It’s been one year and 700 miles since I started running. Thinking back, I realize I’ve had some amazing memories and experiences from this last year. I’ve been completely lost in the woods where I’ve found my way only to get lost again moments later. I’ve enjoyed the complete solitude of the afterlife of a wildfire ravaged forest. The burnt pine smell was still present a year after the last fire was put out.
I’ve ran a trail with no one for miles and I’ve also shared that same trail with 80 other people during a race. I’ve witnessed the beauty of the fully stretched wingspan of an owl flying tree branch to tree branch as I was coming down a trail. If I was three seconds quicker, I would’ve gotten run over by a deer traveling at full speed who crossed the path just ahead of me. I’ve interrupted another deer casually eating along my path who kindly modeled for my camera lens. On another run, I swear I was being tracked by an animal. There’s something enlightening and exhilarating about being there for these rare chance encounters.
In the past year, I’ve lived in two different cities in distinctly different parts of the country. My runs have taken me through many parts of these cities and given me varied experiences. There was an evening run where I had to dodge bats as they left their hiding spots in search of food. Some morning runs take me by a zoo where you can hear the elephants, see the giraffes and almost pet the bison…if you dare. I’ve had runs that take me by architectural gems by Frank Lloyd Wright, Louis Sullivan and H.H. Richardson. I’ve seen little houses, big houses, modern houses and old houses. Houses being built and others in the last stages of their lives. Only a short distance from where I live, there are even houses built overlapping each other with one roof ending over the roof of the house next to it. I’ve run through dangerous neighborhoods, under highway overpasses, along train tracks and through industrial wastelands. Looking back, there wasn’t any indication that I would see all these things.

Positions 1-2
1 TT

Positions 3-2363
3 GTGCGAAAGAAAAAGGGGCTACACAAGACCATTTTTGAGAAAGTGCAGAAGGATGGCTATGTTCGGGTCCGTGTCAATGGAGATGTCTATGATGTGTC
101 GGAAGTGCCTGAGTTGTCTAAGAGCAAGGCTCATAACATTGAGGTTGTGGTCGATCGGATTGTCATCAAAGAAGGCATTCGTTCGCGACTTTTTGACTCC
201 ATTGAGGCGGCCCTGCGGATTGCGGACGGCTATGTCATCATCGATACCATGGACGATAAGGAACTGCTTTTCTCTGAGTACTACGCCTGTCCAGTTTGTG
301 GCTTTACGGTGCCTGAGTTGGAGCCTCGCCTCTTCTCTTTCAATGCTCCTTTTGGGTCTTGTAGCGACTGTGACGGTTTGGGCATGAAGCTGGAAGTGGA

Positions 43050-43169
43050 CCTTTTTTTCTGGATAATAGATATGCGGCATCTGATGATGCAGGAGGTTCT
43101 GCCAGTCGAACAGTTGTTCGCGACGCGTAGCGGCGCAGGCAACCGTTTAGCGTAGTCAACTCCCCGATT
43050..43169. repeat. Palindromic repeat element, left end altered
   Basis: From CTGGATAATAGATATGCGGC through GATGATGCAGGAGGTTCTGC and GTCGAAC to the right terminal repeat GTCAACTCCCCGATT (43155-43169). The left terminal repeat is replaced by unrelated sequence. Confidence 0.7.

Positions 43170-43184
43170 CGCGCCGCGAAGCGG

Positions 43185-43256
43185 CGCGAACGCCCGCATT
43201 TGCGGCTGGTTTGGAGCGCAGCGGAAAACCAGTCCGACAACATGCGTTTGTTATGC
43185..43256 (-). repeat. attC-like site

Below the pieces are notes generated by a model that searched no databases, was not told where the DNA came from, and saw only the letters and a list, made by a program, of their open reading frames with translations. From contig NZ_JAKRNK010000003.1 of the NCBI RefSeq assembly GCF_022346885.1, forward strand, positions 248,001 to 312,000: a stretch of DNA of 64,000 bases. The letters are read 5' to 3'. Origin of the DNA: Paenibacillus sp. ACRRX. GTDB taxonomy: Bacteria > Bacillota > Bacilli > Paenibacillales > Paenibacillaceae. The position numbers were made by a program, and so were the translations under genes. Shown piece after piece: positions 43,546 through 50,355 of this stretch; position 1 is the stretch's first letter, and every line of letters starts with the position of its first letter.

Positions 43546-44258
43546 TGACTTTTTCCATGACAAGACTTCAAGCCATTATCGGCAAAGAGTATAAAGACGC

The seasons and weather have tested my will to run over the past year. Running is hard enough, but throw in the elements of nature and it’s a totally different game. The question of “why am I doing this” will pop up a whole lot more when the roads are covered in snow or it hasn’t rained in weeks and the dust just sticks to the perspiration caused by the searing temps. My first run in below freezing temps, I was actually too hot. Not sure how you can feel too warm in running tights when it’s below freezing, but it’s happened to me. Then on the other hand, you become completely comfortable when you are drenched with sweat from dealing with the triple-digit temperatures. I’ve ran in full-on droughts, snowstorms and downpours that were so heavy that the trail turned to mud. There’s something life affirming about being absolutely filthy.
The pace of running has allowed me to see details of my world that are blurred by the speed of a car and even a bicycle. It’s put me in places that I wouldn’t expect and revealed to me moments that only my eyes were able to witness. Maybe I’m reading too far into it, but once I started seeing these moments, I swear they become easier to recognize. After all this, I don’t think of myself as a runner…well maybe a runner with explorer tendencies.